An interesting factoid from Green Futures.
I was amazed when I first read it and did some quick calculations. We are lucky enough to have around 350 mature trees (mostly beech as it happens) in our plot here at Hedgerley. Some are growing quite close together, so I took 200 as a round number to be conservative. Then at 1g per tree per minute, that would mean we are saving 105,000 tonnes of C02 a year. Or as an alternative prize we could claim guilt-free driving of 250 million kilometers. Crazy surely?
So I wrote to the editor, Roger East. His very charming reply said ‘we’ve goofed’. It should be been 1kg per half hour. They’ve corrected it now on the site.
But it’s still a very significant finding for us. It means that our woodland is saving us 10 tonnes a day, or 3,504 tonnes a year. Which makes our carbon footprint minus 3,500 tonnes.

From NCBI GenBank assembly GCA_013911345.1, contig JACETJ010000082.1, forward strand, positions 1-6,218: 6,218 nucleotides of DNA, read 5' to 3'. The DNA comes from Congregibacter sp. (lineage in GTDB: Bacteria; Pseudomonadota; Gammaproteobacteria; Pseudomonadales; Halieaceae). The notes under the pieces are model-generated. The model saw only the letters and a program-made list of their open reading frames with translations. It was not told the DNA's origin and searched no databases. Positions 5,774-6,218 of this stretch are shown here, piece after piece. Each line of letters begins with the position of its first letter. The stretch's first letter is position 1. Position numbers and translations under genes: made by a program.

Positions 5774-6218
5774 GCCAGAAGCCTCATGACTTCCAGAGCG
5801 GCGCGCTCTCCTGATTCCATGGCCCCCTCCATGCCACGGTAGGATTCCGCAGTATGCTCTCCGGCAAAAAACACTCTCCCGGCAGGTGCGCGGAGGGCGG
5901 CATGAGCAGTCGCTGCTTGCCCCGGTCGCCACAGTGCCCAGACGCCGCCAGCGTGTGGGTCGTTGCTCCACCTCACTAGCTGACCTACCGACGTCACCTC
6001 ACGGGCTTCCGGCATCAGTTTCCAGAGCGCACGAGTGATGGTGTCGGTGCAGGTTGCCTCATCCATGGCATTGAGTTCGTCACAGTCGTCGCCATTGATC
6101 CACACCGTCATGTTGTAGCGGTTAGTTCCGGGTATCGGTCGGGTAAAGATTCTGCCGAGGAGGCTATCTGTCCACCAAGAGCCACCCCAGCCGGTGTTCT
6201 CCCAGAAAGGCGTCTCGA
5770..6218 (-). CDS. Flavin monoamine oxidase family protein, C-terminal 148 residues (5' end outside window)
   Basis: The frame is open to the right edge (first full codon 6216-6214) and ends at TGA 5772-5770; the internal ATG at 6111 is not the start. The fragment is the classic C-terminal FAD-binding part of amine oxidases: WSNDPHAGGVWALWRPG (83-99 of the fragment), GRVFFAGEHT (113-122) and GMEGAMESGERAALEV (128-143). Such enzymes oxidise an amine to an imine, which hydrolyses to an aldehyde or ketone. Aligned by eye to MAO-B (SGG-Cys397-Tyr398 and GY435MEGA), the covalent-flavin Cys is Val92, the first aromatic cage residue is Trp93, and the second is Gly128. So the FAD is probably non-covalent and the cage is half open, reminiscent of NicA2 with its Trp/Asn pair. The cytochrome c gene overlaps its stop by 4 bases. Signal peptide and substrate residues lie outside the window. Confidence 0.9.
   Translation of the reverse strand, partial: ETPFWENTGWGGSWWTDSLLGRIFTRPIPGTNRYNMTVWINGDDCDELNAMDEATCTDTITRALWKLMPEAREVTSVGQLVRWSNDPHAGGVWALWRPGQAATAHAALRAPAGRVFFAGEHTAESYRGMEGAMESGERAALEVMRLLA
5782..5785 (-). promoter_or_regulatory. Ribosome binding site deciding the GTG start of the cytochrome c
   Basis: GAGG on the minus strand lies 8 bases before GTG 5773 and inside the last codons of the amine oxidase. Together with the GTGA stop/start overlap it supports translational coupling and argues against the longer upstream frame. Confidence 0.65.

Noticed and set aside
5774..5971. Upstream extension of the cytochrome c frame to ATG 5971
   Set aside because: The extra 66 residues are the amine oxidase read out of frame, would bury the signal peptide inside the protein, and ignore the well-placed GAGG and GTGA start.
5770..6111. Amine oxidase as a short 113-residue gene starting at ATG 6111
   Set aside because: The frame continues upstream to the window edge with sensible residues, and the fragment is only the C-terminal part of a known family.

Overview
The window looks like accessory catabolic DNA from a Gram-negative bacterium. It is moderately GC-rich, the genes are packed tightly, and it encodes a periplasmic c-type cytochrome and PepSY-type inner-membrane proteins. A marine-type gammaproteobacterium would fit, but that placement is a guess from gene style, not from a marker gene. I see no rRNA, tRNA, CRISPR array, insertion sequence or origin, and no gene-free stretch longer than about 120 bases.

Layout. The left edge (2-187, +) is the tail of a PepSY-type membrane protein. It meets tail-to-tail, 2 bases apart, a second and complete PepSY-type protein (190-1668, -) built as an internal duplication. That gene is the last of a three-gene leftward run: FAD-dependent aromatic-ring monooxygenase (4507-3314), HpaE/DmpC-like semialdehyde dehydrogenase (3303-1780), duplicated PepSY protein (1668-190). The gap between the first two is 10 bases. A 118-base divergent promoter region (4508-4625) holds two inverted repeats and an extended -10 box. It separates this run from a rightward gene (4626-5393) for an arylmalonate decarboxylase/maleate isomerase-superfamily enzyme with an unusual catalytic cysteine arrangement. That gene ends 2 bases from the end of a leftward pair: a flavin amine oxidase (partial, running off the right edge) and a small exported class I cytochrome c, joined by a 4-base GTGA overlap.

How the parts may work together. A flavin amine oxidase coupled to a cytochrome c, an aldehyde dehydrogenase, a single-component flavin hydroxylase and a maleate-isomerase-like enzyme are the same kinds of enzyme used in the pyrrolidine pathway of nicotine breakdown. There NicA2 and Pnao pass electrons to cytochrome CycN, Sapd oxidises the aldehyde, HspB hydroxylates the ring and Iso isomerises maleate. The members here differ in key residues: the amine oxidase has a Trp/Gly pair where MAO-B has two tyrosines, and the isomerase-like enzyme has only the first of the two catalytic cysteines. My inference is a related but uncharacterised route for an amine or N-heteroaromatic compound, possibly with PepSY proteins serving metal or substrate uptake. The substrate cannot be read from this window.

But what does this mean? Clearly not that we can fly wherever we like and forget about our plans for PV. But it does mean we should be careful about any tree that we cut.
And we only have this saving because we happened to choose buy a house in a wood – it didn’t even cost more than a house not in a wood. And there’s more.
At around 100 trees per acre and with an acre of woodland costing around £2,000, this means that an average person with an average footprint of 10 tonnes could genuinely (not notionally) soak up their emissions at a cost of less than £20. Planting one tree in your garden or in shared woodland would, when it’s mature, go on saving around 18 tonnes of C02 a year.
And what about a campaign for more trees in our towns? Why not one in front of every house – with the householder able to claim the reduction to their carbon ration so long as they look after it?
So is all this still too good to be true? I’m still looking for the original source of the research in New Zealand that came up with these figures.